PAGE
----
Is Paclitaxel Safe in Patients with CLTI?
17. September 2021
Jeff Hall, Senior Contributing Editor

Do paclitaxel-coated devices significantly increase amputation-free survival rates, or do they increase the risk of major amputation in patients with chronic limb-threatening ischemia (CLTI)?

Two recently published studies may contribute to the ongoing debate about the efficacy and reported risks of paclitaxel-coated modalities in this high-risk patient population.

In a retrospective review involving nearly 1,000 patients with CLTI, Kumins and colleagues examined four-year outcomes with the use of paclitaxel-coated devices in femoropopliteal artery angioplasty, atherectomy, stent or a combination of procedures.1 In their study, published by the Journal of Vascular Surgery (JVS), they found that the paclitaxel group had a 13.3 percent higher overall survival rate as well as a 16.5 percent higher rate of amputation-free survival. The researchers also noted an 8.7 percent higher rate of freedom from major amputation in patients treated with paclitaxel-coated devices.

However, a separate recently published meta-analysis of 21 randomized controlled trials (RCTs) found that the use of paclitaxel-coated balloons in peripheral arteries for the treatment of intermittent claudication or critical limb ischemia (CLI) had a heightened risk of major amputation.2 In this study, published in the European Journal of Vascular and Endovascular Surgery (EJVES), Katsanos and colleagues drew upon data from a total of 3,760 patients with 52 percent having intermittent claudication and 48 percent having CLI.

Norman H. Kumins, MD, the lead author of the JVS study, says the meta-analysis by Katsanos and colleagues has similar methodologic flaws as a 2018 meta-analysis by Katsanos and coworkers that suggested an association between paclitaxel use and long-term mortality.2,3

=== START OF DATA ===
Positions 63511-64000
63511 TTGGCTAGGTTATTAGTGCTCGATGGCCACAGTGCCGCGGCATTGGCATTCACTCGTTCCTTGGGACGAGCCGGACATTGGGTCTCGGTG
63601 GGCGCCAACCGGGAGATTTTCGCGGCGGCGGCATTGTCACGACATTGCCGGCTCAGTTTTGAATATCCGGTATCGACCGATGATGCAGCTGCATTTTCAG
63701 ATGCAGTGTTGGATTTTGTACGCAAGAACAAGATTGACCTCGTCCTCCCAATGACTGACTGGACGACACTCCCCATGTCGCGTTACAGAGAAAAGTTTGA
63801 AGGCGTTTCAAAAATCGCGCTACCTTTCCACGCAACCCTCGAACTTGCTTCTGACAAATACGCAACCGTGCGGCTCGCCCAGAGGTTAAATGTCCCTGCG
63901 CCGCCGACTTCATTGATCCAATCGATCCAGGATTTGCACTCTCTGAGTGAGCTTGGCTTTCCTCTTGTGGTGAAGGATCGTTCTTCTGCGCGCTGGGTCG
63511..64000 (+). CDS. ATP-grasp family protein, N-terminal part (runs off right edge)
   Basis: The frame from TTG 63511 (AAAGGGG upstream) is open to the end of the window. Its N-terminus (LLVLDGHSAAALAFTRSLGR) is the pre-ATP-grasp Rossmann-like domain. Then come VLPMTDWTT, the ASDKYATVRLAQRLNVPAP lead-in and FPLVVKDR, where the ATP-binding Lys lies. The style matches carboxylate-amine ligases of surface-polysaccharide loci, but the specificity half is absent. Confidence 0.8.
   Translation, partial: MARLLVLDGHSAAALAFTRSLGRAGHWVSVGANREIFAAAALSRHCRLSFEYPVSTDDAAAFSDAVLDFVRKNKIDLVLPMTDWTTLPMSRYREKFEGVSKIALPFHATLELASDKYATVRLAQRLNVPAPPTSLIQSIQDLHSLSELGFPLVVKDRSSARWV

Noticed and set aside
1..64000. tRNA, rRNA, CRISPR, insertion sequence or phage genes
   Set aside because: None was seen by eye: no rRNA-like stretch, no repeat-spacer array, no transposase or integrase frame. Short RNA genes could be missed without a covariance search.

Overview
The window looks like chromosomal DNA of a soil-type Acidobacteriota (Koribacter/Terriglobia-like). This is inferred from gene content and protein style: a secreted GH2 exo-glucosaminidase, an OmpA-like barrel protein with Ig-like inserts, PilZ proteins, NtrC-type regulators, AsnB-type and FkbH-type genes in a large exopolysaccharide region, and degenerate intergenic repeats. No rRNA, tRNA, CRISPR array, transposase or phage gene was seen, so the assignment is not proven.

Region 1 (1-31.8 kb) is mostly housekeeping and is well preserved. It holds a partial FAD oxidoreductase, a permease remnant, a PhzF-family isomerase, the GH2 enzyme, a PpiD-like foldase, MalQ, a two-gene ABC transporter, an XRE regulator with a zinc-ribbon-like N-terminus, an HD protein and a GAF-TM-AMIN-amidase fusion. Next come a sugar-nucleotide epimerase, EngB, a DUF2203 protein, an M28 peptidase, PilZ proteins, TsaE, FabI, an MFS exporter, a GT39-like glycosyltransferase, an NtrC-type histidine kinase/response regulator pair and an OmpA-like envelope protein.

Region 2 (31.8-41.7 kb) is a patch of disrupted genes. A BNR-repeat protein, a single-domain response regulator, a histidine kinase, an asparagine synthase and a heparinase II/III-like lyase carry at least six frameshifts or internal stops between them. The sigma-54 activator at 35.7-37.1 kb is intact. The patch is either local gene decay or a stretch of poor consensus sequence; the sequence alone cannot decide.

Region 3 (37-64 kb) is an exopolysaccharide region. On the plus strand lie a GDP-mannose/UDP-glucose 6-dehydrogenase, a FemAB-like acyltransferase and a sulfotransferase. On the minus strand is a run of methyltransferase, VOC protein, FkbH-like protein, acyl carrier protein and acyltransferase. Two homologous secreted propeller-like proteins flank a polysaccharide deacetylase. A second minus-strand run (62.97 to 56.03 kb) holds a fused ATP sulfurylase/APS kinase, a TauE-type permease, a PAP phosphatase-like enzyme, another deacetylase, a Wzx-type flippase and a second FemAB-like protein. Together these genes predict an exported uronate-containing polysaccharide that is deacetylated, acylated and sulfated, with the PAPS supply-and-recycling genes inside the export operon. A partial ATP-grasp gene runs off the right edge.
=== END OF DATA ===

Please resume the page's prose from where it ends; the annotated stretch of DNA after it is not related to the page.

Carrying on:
“Both of these meta-analyses were based on published trials that were designed to study patency, not mortality or amputation,” notes Dr. Kumins, a Clinical Assistant Professor in the Department of Surgery at the Case Western Reserve University School of Medicine in Cleveland.

He adds that the researchers did not employ a time to event analysis (Kaplan Meier) to study outcome measures and instead reported events at a crude rate, which was calculated differently for each study.2,3 The authors of the aforementioned meta-analyses also accounted for patients in an intention to treat analysis (not as treated), according to Dr. Kumins. He says this is an important point to consider with the 2018 meta-analysis “because many of the control patients crossed over and were actually treated with a paclitaxel-coated device.” Dr. Kumins also notes that many patients who were initially reported as lost to follow up were alive.4,5

“When these missing patients in the 2018 study by Katsanos and colleagues were included, analyzed using a Kaplan Meier model and accounted for in an as-treated analysis instead of an intention to treat analysis, the reported mortality risk evaporated,” maintains Dr. Kumins.3-5

He adds that Dinh and coworkers published another recent meta-analysis patterned off the 2018 Katsanos and colleagues report, included most of the missing patients and found no mortality association.6

When one addresses the potential methodological factors in the EJVES meta-analysis, Dr. Kumins believes there could be a similar pattern with an ultimate finding that paclitaxel is not associated with increasing amputation rates, “at least in the femoropopliteal segment using FDA-approved devices.”

Konstantinos Katsanos, MSc, MD, PhD, EBIR, the lead author of the EJVES meta-analysis, says the “level and quality of evidence (between the two recent studies) are very different.” He notes that the Kumins and colleagues study is a retrospective, single-center analysis that employed Cox regression to control confounding factors.1 Referencing a recent opinion review he co-authored earlier this year, Dr. Katsanos suggests that epidemiological bias factors into the ongoing debate over paclitaxel, and the conflict between prospective, randomized studies and retrospective real-world analyses.7

“A biased emphasis on survival rates because of underlying ‘healthy user’ bias appears to be ubiquitous in non-randomized observational analyses of paclitaxel in patients with PAD,” notes Dr. Katsanos, an Associate Professor of Interventional Radiology at the University of Patras School of Medicine in Patras, Greece. “‘Early adopter,’ ‘healthy user’ and ‘healthy adherer’ biases all relate to the fact that healthier patients tend to receive new, better treatments (like, for example, paclitaxel-coated devices) and consequently demonstrate better clinical results.”

Having utilized and studied paclitaxel-coated balloons and stents for several years, Dr. Katsanos says three meta-analyses that he has co-authored have demonstrated “significantly increased mortality with paclitaxel-coated devices, and amputations with paclitaxel-coated balloons in particular.”2,3,8 That said, Dr. Katsanos says each device stands on the merits and limitations of each design and available RCTs.